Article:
Kenya lined for Sh15b World Bank vaccine fund

Friday, May 17th, 2024 07:32 | By
KBI Chief Executive Officer, Dr Michael Lusiola. PHOTO/Print
KBI Chief Executive Officer, Dr Michael Lusiola. PHOTO/Print

Kenya is to benefit from a regional programme funded by the World Bank at Sh15 billion ($120 million) to build her capacity in local manufacturing of vaccines as the Kenya Biovax Institute (KBI) prepares to start industrial processing of immunisation jabs.

 During the launch of the Health Emergency Preparedness, Response, and Resilience Project (HEPRR) for Eastern and Southern Africa (AFE), which aims to strengthen sustained, comprehensive, and transformational impact on health emergency preparedness, response and resilience using the Multiphase Programmatic Approach (MPA), it was disclosed that the fund will boost the country’s capacity.

In the seven-year phased programme targeting eight countries at a cost of Sh130 billion (USD1 billion), according to KBI Chief Executive Officer, Dr Michael Lusiola, Kenya anticipates to benefit from the programme through involvement of a number of agencies within the Ministry of Health.

Vaccine manufacturer

“The Kenya Biovax Institute, being the country’s vaccine manufacturer alongside the Pharmacy and Poisons Board; the National Quality Control Laboratory, and the National Public Health Institute,” he said.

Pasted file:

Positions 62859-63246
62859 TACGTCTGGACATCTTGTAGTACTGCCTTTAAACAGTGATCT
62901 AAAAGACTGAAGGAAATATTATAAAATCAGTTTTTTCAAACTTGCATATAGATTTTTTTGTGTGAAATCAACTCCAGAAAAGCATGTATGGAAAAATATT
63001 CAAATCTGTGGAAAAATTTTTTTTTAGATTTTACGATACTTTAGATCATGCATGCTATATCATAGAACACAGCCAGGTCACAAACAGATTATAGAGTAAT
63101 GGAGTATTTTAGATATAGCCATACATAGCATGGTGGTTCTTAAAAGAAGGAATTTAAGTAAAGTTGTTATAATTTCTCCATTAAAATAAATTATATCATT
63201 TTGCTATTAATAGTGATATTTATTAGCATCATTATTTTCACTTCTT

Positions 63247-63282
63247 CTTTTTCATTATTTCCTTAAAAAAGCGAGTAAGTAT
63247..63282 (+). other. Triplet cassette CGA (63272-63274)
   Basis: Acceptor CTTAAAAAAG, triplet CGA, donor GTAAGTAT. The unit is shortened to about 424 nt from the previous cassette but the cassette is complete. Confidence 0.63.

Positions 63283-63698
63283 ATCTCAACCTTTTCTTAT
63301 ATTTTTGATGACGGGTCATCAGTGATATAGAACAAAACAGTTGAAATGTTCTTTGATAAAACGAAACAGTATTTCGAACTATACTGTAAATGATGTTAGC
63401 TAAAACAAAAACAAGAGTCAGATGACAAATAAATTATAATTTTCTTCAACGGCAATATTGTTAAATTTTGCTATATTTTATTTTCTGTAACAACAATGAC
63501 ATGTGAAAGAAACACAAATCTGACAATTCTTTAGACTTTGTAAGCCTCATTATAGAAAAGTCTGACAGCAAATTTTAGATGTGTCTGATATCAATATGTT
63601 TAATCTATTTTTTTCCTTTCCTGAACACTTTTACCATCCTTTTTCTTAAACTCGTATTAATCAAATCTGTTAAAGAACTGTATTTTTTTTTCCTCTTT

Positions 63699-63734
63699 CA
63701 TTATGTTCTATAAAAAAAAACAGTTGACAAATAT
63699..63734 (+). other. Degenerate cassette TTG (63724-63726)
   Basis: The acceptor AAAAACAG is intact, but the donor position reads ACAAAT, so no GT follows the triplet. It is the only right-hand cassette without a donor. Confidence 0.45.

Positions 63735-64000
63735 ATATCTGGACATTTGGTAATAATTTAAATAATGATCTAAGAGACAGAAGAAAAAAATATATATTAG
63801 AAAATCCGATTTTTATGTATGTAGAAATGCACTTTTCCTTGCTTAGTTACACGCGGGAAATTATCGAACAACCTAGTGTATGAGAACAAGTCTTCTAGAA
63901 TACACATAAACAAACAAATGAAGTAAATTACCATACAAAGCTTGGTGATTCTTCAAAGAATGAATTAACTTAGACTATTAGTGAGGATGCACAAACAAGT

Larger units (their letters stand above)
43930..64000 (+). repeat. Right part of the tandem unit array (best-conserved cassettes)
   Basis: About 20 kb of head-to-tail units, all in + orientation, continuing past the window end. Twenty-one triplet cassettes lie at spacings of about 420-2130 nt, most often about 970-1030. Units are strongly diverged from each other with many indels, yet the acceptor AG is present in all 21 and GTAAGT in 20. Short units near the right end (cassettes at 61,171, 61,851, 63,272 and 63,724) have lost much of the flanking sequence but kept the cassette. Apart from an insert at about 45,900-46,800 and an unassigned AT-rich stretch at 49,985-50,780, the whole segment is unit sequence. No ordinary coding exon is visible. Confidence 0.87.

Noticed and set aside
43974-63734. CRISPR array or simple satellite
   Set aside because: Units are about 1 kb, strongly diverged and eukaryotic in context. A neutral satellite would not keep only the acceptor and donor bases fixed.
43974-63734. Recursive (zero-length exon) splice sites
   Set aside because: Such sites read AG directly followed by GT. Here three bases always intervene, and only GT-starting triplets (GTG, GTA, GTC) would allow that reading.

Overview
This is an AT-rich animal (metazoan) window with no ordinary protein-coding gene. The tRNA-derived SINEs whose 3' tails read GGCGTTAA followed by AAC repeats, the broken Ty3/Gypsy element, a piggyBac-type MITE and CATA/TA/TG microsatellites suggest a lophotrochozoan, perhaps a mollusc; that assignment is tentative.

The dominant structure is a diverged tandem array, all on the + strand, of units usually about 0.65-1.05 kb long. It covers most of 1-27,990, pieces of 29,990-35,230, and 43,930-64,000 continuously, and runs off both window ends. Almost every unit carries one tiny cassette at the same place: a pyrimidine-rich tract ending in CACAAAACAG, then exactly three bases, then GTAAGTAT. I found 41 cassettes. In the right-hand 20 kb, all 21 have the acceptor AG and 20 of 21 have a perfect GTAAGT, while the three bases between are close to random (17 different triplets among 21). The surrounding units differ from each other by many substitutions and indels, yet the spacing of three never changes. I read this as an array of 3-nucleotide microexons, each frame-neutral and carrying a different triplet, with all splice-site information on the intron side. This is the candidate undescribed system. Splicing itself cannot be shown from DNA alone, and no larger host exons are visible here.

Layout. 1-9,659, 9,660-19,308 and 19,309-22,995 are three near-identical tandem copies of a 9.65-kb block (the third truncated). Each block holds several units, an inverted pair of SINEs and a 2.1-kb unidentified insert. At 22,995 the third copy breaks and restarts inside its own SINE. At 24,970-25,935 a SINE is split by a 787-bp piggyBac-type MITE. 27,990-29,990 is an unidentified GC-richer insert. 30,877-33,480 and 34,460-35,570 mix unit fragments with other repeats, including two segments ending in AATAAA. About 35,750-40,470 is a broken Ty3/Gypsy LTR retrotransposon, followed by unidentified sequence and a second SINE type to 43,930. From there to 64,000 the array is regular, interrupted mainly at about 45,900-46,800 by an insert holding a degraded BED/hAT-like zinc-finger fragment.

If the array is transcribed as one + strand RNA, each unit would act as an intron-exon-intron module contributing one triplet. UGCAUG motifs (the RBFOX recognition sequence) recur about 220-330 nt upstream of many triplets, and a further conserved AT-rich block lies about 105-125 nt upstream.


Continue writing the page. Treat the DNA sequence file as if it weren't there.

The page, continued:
According to Dr Lusiola, in the first two years, the project will support the government to meet the basics for vaccine manufacturing, whereas most of the requirements are at an advanced stage and may be achieved earlier.

“However, the project will aim to fill any remaining gaps and ensure that KBI meets all the World Health Organization (WHO) requirements before proceeding to establishing capacity for Fill & Finish of human vaccines,” he added.

In the country’s local vaccine manufacturing timelines, it is anticipated KBI will begin with the Fill and Finish programme by the onset of 2027, before the actual manufacturing kicks off in 2029. Health Cabinet Secretary, Susan Nakhumicha said infectious diseases remain a serious health challenge across Africa and particularly, the Eastern and Southern African region.

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